Police from six states have been marshalled by the state of North Dakota to attempt to shut down protests against the Dakota Access Pipeline by tribal members from across the country and their supporters. (Morton County Sheriff’s Office/TNS)

On Nov. 3, the Diversity Center hosted its regular Taboo Talk in the Shepherd Union Building as part of the Native Symposium taking place through Nov. 10.

The question of the panel was, “Does persecution still exist in the Native community?”

The first topic of the discussion was boarding schools, such as the Intermountain Indian Schools in Utah.

Native children were taken to these schools as recently as the 20th century as part of a plan by the U.S. government to acculturate Native Americans into broader American culture.

Diane Newham, a panelist for the talk, said, “Children died, pulled from their families to be assimilated into white culture.”

The panelists spoke of the effects the boarding schools had on students. Another panelist, Saani Atsitty, spoke about her father and how he was placed in the boarding schools.

“He said he felt like he was being dipped from one culture to the other,” Atsitty said.

The panelists also stated that many children who were brought to the schools were shackled so they would not run away and were forced to speak English. Their hair, a symbol of a person’s strength in many Native American cultures, was cut short.

A significant number of these programs did not end until the late ’80s and early ’90s.

According to the panelists, the conditions of the boarding schools were so traumatic that they often led to PTSD and alcoholism for those who attended.

Tashina Barber, Native American adviser on campus, pointed out that not all Natives have the same experiences. She said, “I have my own experience, and I can’t be the spokesperson for all Natives. All tribes are different; we have different cultures, different languages, different ceremonies. But what brings us together is our history.”

The panel took time to discuss more modern issues as well, such as the Dakota Access Pipeline, a proposed pipeline that would bring crude oil from North Dakota to Illinois.

The pipeline would pollute nearby water sources for the Standing Rock Indian Reservation, and the pipeline crosses through Native American sacred lands.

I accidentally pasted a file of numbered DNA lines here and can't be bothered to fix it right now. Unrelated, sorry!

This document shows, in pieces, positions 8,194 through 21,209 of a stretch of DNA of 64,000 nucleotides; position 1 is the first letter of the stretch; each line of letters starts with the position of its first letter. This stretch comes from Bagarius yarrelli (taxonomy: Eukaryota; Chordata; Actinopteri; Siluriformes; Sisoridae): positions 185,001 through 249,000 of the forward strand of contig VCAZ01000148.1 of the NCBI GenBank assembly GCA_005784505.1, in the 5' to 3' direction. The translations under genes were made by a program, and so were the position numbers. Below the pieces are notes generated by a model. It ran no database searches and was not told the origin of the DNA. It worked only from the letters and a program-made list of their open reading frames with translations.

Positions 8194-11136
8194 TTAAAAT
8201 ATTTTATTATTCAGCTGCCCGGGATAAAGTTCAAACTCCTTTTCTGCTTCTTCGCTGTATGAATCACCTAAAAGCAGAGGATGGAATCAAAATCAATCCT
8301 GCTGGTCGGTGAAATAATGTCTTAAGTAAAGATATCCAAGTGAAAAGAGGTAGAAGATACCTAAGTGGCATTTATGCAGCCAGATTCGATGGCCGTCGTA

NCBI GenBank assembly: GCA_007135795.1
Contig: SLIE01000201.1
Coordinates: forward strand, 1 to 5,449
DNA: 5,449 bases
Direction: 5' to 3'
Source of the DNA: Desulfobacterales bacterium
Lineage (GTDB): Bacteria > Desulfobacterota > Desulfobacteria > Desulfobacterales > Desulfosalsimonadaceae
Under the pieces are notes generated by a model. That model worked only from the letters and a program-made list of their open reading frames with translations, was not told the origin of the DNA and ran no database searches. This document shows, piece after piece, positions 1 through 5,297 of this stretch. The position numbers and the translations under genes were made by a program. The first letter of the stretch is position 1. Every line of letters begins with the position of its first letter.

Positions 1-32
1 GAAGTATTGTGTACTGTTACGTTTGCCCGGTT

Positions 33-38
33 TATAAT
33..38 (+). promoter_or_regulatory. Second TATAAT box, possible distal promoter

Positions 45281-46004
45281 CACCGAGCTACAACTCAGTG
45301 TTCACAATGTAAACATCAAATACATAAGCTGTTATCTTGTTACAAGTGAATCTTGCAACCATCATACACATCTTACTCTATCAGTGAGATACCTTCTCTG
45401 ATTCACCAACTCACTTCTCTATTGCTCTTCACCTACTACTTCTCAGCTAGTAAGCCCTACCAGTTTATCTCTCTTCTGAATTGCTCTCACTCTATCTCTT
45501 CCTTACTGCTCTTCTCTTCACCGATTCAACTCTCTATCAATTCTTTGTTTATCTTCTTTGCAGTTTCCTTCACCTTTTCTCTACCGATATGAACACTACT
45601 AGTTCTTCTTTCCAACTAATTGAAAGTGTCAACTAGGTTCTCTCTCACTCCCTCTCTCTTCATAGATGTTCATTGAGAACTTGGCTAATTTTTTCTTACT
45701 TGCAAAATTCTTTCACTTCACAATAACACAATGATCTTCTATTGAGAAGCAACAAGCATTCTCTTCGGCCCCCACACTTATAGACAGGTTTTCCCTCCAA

Protesters at Standing Rock have been shot with rubber bullets, pepper sprayed and jailed, according to the panelists at the discussion.

Although this is happening in North Dakota, there are Ogden residents who are being affected, such as Amy Wicks. Wicks is an enrolled member of the Cheyenne River Sioux Tribe and an Ogden resident who attended the panel discussion.

“I’ve been aware of persecution issues since I was a small child … I think that we have a long history in this country of putting pipelines and polluting things in communities of color because it’s easier,” Wicks said. “They don’t have the resources to fight it, and it’s just something that has to stop … I have lots of relatives there … There’s militarized police attacking peaceful protectors, and that hurts to see. That really kind of wrecks you.”

The panel concluded with Newham performing a prayer song for those in Standing Rock and with panelists offering suggestions for those who want to help but cannot attend the protest themselves.

As the protests are expected to last through the winter, the panelists suggested sending letters, postcards, blankets and clothing.

The last Native Symposium events will be happening Nov. 10. There will be a sunrise ceremony by the Browning Center flag poles at 7 a.m., followed by keynote speaker Dr. Darryl Tonemah at 9 a.m. and a panel discussion at 10:30 a.m. The Symposium will conclude with a discussion and luncheon in the Shepherd Union Ballroom C at noon (RSVP only).

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